The Da Vinci omen

Boaz Shoshan

On the very same day Lehman Brothers filed for bankruptcy, the art market was booming in ways nobody had seen before.

Damien Hirst had bypassed his art dealer and his gallery, and listed a large collection of his work directly at an auction in Sotheby’s saving himself millions in fees. He was so confident that his artwork would sell that he was bypassing all market conventions and drinking straight from the tap.

Despite Lehman going bust, the auction was a roaring success, netting him £111 million. But this was the last drop of juice to be had in the art market, which crashed soon after, along with almost everything else.

With a restored Da Vinci painting becoming the most expensive ever at £346 million, and art aficionados climbing over each other to declare that Banksy’s work is worth more shredded than intact, it’s worth asking contemplating whether we are seeing a similar indicator that we’re near, or at, the top of this bull run.

My colleague Akhil Patel over at Cycles, Trends & Forecasts thinks we ain’t seen nothing yet. Now that banks are allowing art to be used as collateral for loans, the wealthy can now borrow against their art collection to buy even more art, at ever higher prices. In fact, he thinks a billion-dollar painting is in our future…

I’ll leave you with a short snippet from his latest update:

The $1 billion painting?

The value of a piece of art has more than an element of economic rent, because each piece of art is unique and its value ultimately is reflected in what other people will pay for it (which in turn reflects the wealth in the economy, availability of finance and other factors). This makes this type of asset ripe for speculation. Add bank lending into the mix and you will get a huge boom in the price of artworks over the course of the cycle, especially the second half.

In fact, sales at art auctions can be a good indicator of a peak in the cycle and previous peaks have been characterised by eye-watering art valuations. For example, on 15 May 1990, Vincent van Gogh’s Portrait of Dr Gachet fetched $82.5 million at auction in New York, a then record for a painting. This was right at the high point of the real estate cycle that peaked in 1990. It was a record that would stand for over 16 years, until Gustav Klimt’s Portrait of Adele Bloch-Bauer I was sold for $135 million in June 2006, just before the peak in the US housing market.

Imagine what valuations we will we be seeing at the end of this cycle when buyers can be assisted by a loan from the private wealth arm of a major bank. The current record stands at $450 million (for Leonardo da Vinci’s Salvator Mundi) – it’s quite feasible that we might get the first $1 billion artwork before the present cycle. You’ll know we are at or very close to the peak when that happens.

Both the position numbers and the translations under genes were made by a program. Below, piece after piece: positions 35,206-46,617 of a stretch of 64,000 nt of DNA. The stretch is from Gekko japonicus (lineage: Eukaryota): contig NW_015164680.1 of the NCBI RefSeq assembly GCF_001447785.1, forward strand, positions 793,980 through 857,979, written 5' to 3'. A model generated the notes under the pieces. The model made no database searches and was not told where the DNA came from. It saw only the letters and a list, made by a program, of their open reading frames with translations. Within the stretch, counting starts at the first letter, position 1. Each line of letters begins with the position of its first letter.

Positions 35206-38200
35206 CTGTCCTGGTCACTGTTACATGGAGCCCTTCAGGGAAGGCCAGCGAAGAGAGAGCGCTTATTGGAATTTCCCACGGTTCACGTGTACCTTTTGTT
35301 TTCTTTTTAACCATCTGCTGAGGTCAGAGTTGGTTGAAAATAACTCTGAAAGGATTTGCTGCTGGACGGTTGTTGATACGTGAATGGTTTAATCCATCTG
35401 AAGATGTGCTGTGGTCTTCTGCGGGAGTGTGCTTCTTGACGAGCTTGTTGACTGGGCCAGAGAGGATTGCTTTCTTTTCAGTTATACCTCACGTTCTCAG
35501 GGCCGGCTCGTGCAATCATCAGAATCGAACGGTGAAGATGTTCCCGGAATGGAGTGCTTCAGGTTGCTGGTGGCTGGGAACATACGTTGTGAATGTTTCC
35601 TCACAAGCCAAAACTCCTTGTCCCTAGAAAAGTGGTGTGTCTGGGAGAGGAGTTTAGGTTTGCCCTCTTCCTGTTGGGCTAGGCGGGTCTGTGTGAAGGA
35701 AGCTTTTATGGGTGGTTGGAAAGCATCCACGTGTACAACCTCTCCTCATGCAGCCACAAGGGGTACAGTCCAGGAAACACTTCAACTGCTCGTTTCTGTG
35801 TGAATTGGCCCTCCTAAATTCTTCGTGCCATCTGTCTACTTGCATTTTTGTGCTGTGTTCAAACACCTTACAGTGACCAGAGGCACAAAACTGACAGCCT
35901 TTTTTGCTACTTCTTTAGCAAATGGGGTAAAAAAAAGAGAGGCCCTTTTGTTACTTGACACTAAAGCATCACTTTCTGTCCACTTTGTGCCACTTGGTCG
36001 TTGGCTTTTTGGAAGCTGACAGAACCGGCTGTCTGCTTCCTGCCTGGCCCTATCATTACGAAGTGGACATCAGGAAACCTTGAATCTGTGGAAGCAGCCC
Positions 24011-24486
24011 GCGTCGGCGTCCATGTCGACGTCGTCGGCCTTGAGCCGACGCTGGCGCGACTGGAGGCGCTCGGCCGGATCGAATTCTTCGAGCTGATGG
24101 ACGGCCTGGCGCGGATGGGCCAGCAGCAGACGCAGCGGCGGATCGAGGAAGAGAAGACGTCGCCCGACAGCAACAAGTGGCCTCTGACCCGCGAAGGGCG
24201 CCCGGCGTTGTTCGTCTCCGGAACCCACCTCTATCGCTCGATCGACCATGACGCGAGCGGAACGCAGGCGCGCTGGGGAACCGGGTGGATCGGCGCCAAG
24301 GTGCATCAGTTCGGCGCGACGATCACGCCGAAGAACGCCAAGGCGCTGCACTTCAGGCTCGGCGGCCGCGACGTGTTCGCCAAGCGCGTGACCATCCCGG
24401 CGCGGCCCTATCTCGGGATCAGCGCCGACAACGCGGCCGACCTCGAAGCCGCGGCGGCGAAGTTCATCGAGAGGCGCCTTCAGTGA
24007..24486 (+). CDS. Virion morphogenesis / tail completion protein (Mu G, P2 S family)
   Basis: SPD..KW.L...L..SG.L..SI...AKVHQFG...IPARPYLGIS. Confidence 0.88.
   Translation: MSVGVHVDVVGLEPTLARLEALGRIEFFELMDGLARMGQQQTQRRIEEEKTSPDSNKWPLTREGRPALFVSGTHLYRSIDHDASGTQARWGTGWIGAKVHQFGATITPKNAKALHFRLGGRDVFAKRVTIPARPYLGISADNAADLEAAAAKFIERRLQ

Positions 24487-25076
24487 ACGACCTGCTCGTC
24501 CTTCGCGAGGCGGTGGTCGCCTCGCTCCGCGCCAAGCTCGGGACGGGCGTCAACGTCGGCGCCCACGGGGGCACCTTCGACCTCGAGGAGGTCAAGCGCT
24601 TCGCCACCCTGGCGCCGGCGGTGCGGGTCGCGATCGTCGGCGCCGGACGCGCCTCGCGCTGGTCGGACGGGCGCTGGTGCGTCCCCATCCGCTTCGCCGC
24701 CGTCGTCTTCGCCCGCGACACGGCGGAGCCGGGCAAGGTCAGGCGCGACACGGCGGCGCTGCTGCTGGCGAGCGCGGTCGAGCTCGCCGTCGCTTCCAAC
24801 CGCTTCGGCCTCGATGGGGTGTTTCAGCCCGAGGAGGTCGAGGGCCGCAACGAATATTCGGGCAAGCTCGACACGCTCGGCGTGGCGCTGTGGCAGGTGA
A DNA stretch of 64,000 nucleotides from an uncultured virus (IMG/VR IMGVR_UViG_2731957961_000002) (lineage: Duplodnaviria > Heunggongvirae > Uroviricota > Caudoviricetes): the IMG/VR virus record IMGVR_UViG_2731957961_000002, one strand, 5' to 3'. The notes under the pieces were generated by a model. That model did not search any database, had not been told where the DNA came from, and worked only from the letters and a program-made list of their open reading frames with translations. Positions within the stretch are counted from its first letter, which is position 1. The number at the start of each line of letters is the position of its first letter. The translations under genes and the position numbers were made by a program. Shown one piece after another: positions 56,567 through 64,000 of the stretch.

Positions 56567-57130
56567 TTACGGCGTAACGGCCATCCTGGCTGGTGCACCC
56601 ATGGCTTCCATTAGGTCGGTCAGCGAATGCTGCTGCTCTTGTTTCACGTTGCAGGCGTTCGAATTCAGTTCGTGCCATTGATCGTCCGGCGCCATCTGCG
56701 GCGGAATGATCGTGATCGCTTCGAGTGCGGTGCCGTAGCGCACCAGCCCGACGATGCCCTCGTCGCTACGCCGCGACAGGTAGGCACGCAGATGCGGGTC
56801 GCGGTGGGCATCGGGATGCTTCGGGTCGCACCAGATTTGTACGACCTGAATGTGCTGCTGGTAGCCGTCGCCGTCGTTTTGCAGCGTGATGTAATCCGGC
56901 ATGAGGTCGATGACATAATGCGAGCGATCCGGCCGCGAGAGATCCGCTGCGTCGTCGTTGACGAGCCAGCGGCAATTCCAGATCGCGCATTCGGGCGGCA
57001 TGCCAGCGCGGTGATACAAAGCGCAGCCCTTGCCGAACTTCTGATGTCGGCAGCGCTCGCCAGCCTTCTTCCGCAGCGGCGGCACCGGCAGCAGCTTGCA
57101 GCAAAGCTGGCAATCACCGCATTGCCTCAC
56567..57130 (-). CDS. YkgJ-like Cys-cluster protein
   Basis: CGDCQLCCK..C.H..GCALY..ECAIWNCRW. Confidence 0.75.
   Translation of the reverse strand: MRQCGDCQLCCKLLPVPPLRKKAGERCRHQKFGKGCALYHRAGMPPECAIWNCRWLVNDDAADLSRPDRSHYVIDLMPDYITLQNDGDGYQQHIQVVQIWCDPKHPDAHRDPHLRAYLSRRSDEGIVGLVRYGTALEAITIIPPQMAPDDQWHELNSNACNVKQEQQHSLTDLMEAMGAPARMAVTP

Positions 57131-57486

The other thing to watch out for are stories on the other side of the lending boom – when loans can no longer be repaid and the assets have to be repossessed.

Last year, an American oil mogul, William Kallop, had his yacht repossessed by Goldman Sachs after he failed to service his $32 million loan taken out to buy it. You can read about the rather amusing anecdote here. We shouldn’t feel too sorry for Mr Kallop because he owns several other yachts, though it may be a while before he will be able to secure finance on that scale again.

You will also see more stories like this in the coming years, though most of them will come out after the peak. It is only then that we will find out what the super-rich and their bankers have really been up to.

I attended a presentation by an art analytics firm recently, and was interested to hear what it made of the Da Vinci sale. Its view was that the Salvator Mundi only sold for such a high sum because it was cunningly placed in a contemporary art auction, which is where all the big money is these days.

The trend for more than a decade has been for investors to favour contemporary art and disregard the old masters. But by placing the Da Vinci piece in with the modern art where billionaires could fight over it proved to be a spectacularly shrewd choice for the seller and the auction house.

As for when that trend will reverse, I’ll need to ask Akhil…

Until next time,

Boaz Shoshan
Editor, Southbank Investment Research

Category: Market updates

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